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(My) Top Ten List

Criterion Banner FINALEvery month, the Criterion Collection asks a friend – a filmmaker, a programmer, a writer, an actor, an artist – to select their ten favorite movies available from the Criterion Collection and jot down their thoughts about them.  The entries (from people like Jane Campion, Jonathan Lethem, and Sonic Youth) are often surprising, and always entertaining.

Big thanks to Aaron, Kristina, and Ruth for organizing the Criterion Blogathon and for allowing me to craft my own Criterion Top Ten List.  I love lists.  Not in the sense that they represent any kind of canonical statement of anything, but in the way that they reflect certain perspectives.  Good lists say as much about their authors as they do about the films they include, and Criterion’s Top Ten Lists are loaded with as many insights about their “friends” as they are about the films themselves, making those lists doubly valuable to us cinephiles.  In truth, when picking between the hundreds of masterpieces amassed by Criterion, it’s hard to imagine anyone coming up with a bad Top Ten and I’m not sure anyone reads a Criterion Top Ten List to applaud or gripe about what got included.  I read them to see what speaks to these individuals and what personal insights or connections they can share.  Isn’t it great to see how classy Roger Corman’s keeps his Top Ten, how absolutely characteristic Chuck Klosterman’s List proves to be, how amazing is Kim Newman’s choice to include The Human Skeleton, and how utterly greedy Guillermo del Toro is by stuffing 21 films into his Top Ten?  I love it.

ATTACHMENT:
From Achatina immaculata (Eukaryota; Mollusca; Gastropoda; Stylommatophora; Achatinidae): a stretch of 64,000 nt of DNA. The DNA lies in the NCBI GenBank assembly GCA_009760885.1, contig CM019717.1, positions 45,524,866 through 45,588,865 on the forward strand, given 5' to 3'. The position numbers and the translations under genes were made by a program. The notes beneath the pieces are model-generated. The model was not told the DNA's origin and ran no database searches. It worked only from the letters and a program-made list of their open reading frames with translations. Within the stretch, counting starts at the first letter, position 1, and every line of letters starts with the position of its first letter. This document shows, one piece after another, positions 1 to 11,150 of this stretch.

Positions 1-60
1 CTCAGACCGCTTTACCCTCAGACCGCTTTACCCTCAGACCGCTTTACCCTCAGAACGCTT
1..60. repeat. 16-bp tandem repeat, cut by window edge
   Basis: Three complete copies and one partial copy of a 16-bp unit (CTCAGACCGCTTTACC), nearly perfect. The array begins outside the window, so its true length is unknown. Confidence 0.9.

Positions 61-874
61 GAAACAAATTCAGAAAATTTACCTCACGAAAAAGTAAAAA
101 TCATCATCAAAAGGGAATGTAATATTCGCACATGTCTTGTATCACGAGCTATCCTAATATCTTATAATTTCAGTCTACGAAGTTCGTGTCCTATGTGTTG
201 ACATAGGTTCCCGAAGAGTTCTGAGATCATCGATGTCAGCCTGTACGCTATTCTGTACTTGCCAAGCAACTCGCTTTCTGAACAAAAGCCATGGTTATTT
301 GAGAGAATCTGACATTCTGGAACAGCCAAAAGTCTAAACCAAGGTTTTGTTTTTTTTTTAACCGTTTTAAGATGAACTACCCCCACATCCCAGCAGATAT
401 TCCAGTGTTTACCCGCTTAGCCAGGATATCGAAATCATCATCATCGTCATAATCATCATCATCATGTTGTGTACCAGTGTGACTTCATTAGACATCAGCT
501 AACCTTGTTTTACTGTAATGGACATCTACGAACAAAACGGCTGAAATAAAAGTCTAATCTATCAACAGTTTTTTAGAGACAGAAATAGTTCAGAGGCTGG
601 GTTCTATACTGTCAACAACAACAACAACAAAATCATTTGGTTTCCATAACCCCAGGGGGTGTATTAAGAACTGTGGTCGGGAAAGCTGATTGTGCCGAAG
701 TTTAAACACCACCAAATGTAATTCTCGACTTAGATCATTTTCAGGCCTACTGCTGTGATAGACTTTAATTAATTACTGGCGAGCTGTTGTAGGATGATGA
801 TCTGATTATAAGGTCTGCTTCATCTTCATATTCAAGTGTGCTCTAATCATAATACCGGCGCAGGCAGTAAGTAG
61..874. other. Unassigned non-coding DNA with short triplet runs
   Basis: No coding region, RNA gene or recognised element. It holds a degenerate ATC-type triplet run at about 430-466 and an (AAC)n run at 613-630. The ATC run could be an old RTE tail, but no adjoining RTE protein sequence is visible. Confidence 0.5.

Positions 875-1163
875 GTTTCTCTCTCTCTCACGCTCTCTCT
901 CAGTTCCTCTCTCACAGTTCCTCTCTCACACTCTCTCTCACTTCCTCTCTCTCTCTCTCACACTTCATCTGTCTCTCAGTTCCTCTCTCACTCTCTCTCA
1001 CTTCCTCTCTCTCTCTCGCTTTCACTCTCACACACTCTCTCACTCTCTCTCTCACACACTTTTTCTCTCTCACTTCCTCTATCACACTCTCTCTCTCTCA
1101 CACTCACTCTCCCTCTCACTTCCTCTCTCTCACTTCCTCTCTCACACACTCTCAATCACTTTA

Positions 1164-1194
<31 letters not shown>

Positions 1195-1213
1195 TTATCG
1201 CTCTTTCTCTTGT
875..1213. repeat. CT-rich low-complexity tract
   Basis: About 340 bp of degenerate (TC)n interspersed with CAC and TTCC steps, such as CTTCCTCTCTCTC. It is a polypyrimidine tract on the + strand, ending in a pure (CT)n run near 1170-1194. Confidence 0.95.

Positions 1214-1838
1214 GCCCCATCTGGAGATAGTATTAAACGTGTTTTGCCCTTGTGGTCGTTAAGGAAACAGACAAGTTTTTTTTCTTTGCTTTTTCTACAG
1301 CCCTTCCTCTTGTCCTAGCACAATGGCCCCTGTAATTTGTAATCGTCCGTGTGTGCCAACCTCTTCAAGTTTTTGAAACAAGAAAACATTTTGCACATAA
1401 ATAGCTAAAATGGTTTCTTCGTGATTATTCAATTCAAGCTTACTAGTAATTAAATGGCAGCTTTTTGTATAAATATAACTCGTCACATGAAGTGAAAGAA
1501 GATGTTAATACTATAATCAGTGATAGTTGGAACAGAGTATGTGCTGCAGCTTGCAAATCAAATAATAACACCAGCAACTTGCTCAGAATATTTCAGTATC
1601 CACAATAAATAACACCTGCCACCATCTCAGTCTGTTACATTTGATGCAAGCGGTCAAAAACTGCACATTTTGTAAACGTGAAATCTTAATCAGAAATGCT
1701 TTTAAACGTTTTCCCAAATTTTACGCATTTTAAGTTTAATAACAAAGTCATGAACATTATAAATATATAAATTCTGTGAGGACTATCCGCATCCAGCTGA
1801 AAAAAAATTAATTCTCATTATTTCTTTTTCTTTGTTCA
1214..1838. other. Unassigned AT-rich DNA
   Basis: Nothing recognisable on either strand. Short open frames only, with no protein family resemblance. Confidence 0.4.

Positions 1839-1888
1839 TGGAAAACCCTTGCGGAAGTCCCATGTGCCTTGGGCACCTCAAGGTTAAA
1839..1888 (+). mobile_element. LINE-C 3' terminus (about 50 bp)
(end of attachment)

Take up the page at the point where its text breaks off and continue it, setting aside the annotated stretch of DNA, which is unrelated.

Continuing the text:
My Criterion Top Ten List has been a thornier process than I imagined, with only about half of my initially considered titles actually withstanding the months-long screenings and re-screenings done to prepare a list I feel fairly confident in.  In selecting these 10 films, I asked myself why I liked them, why they stay with me, why they resonate, and how I came upon them.  In doing so, these films not only reflect my tastes in film but also trace my relationship with the Criterion Collection over the last 15+ years.  It includes the third Criterion title I ever bought and one that I saw for the first time less than 3 months ago.  There are themes: unrequited love, seriocomedy, ensembles, meticulous production design, dream sequences, widescreen black and white.  And there are, for me, many surprising exclusions.  No Godard, no Kurosawa, no Powell and Pressburger, and no Maddin.  There’s no Days of Heaven, The Firemen’s BallClose-upWhen a Woman Ascends the Stairs, A Night to RememberThe Tin Drum, Good MorningLes misérables, Divorce Italian StyleThe Night of the Hunter, the Flamenco TrilogyForbidden Games, The Battle of AlgiersIl Posto or Fear and Loathing in Las Vegas, if just for the DVD’s menu screen.  (I’m already way over 10 films just talking about what didn’t make the cut!)  But the best thing about this Top Ten List is knowing that it’s not permanent, that I might reach into some box set later tonight, read Criterion’s next monthly announcement, or simply grow into being a slightly different (and hopefully better) person and find myself connected to another film that forces its way into my imagination and onto this list.